1990 – Goodfellas

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Goodfellas – 1990

Goodfellas was a better movie than I expected.  The problem wasn’t the movie, it was my expectations.  I was expecting a cookie-cutter, predictable film.  I expected the performances to be over the top and the story to be somewhat farcical.  But it was much more complex, and interesting than I thought it would be.  There was subtlety, humor, and a bit of emotion.  And for me, the most interesting part of the film was the fact that it was told from the perspective of a gangster who really loved being a bad guy.

The main character is Henry Hill, played by Ray Liota.  He provides a lot of narration that was good narration, in that it wasn’t blatant exposition that propelled the story.  It was narration that was told from a first person perspective, developing his character but letting the viewer hear his inner thoughts and feelings.  And it wasn’t until the end of the movie that I learned that it wasn’t simply his inner monologue.  The narration was actually a deposition, of sorts.  Henry Hill was telling the story of his career as a criminal with an air of fond remembrance and nostalgia.  He was in a witness protection program, and was no longer living a life of crime.  And it was clear that he missed it.  Such an interesting point of view.

Add to that the fact that it was based on a true story, and you have a very interesting peek into the mind of a bad guy.  He would continually go on about how much he loved the fast and dangerous life, the thrill of theft and high-stake heists.  He remembered his fellow gangsters with affection.  He loved the money and the women.  He loved the respect and the freedom to do anything he wanted.  Sure, he had to work with psychopaths and murderers, but it was a small price to pay for all the glory and benefits of a life of organized crime.

I loved the scene in which a young Henry is released from his first arrest.  He feels like he has failed because he got caught selling stolen cigarettes, but when he exits the courtroom, he is greeted by all his fellow gangsters with smiles and hugs.  The big boss, Paulie Cicero, wonderfully played by Paul Sorvino, spreads his arms and says, “Hey!  You popped your cherry!”  I had to laugh out loud for that one.

Now, Ray Liota did a great job, there is no doubt.  Especially in the later scenes when his cocaine addiction started becoming a problem.  But it was really Henry’s partner, Tommy DeVito, played by Joe Pesci, who really stole the show.  Tommy was a killer, through and through.  He murdered without a conscience.  He shot people on whims.  He had a deep psychological fear of being laughed at, and anybody who made fun of him in any way usually ended up dead.  The part seemed to have been made for Pesci.  He was so incredibly suited to the role.  He was sometimes hard to watch.  He made me uncomfortable, which is exactly what he was supposed to do.  He was supposed to be scary and Pesci played it brilliantly.  The iconic “Are you laughing at me?” scene was a lesson in dangerous tension.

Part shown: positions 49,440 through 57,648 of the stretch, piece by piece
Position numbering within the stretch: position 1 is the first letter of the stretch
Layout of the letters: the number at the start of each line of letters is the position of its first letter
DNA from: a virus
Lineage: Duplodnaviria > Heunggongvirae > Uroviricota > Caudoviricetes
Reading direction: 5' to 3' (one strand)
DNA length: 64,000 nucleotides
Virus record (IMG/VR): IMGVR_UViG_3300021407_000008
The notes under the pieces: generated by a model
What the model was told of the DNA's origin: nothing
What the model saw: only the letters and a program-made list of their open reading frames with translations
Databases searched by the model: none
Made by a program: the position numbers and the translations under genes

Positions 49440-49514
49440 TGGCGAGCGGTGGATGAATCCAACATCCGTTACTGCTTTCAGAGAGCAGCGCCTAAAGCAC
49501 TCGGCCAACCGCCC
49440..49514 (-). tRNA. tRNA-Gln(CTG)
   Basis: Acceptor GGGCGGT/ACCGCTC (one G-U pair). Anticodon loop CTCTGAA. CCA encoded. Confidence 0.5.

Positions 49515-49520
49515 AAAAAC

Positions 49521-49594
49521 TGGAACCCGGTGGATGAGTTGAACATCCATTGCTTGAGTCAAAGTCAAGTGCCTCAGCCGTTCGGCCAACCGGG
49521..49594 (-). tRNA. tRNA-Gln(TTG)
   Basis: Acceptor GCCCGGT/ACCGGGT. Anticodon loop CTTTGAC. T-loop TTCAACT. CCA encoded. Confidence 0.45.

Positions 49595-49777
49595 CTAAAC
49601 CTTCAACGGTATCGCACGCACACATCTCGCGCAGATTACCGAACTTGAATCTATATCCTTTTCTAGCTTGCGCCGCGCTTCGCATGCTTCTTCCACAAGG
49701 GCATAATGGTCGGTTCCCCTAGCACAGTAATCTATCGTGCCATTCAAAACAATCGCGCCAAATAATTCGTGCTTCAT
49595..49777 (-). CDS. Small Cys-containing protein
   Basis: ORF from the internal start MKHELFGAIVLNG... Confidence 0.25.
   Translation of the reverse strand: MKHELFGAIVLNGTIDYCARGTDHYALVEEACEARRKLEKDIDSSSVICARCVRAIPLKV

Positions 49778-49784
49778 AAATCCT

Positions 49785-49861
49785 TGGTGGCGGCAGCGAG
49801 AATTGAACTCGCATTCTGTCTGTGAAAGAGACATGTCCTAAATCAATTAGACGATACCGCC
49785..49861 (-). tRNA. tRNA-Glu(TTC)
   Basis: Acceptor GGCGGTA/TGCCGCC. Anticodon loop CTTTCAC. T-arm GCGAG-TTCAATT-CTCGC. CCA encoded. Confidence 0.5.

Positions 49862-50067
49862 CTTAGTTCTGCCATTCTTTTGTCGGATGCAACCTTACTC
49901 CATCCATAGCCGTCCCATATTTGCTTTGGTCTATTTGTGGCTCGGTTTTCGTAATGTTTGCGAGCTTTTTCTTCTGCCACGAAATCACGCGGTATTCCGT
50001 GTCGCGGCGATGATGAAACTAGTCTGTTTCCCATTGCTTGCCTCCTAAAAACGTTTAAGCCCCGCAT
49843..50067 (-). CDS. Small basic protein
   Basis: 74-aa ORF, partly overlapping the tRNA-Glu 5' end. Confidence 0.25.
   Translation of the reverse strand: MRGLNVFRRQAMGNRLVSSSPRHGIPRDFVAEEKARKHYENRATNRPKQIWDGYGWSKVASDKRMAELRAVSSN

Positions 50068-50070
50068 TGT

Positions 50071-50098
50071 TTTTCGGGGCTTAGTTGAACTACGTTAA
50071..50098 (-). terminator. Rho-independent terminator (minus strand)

The film’s other big name was Robert De Niro, Playing Henry and Tommy’s boss, Jimmy Conway.  Again, De Niro seemed to be a natural at playing the part of a gangster.  There is a natural toughness about him that is so believable on the screen.  His character was just as much of a killer as Tommy, but unlike that psychopath, he was not so ruled by his emotions.  He had a brain, but he also had a temper when his orders were disobeyed.

And, of course, I would be remiss if I didn’t mention Henry’s wife Karen, played by Lorraine Bracco.  In fact, there were plenty of times when she would take over the narration, which made sense because she had to go into the witness protection program with her husband.  She was also perfectly cast.  She looked good and though she started off as an innocent woman, she had her dark side.  It was very telling about her character that when she first saw Henry use a gun to beat the crap out of someone who had hurt her, she said, “I know there are women, like my best friends, who would have gotten out of there the minute their boyfriend gave them a gun to hide.  But I didn’t.  I got to admit the truth.  It turned me on.”

But if Henry was such a successful gangster, why were he and his family in the witness protection program?  Well, his cocaine habit had gotten him into trouble and after Tommy had gotten himself whacked, Jimmy put a price out on Henry’s head.  So he did the only thing he could do.  He made a deal with the cops that put Jimmy and Paulie behind bars for the rest of their lives.  He testified against them in court.  And because he was the gangster that never actually murdered anybody, he was given a full pardon and the chance to disappear.

I’m still not a huge fan of movies that are overtly violent, and this movie certainly had its intense and gruesome scenes.  But Goodfellas impressed me with the great characters and its smart script.  Martin Scorsese, the movie’s director, did a good job and gave us a pretty well-made and memorable film.

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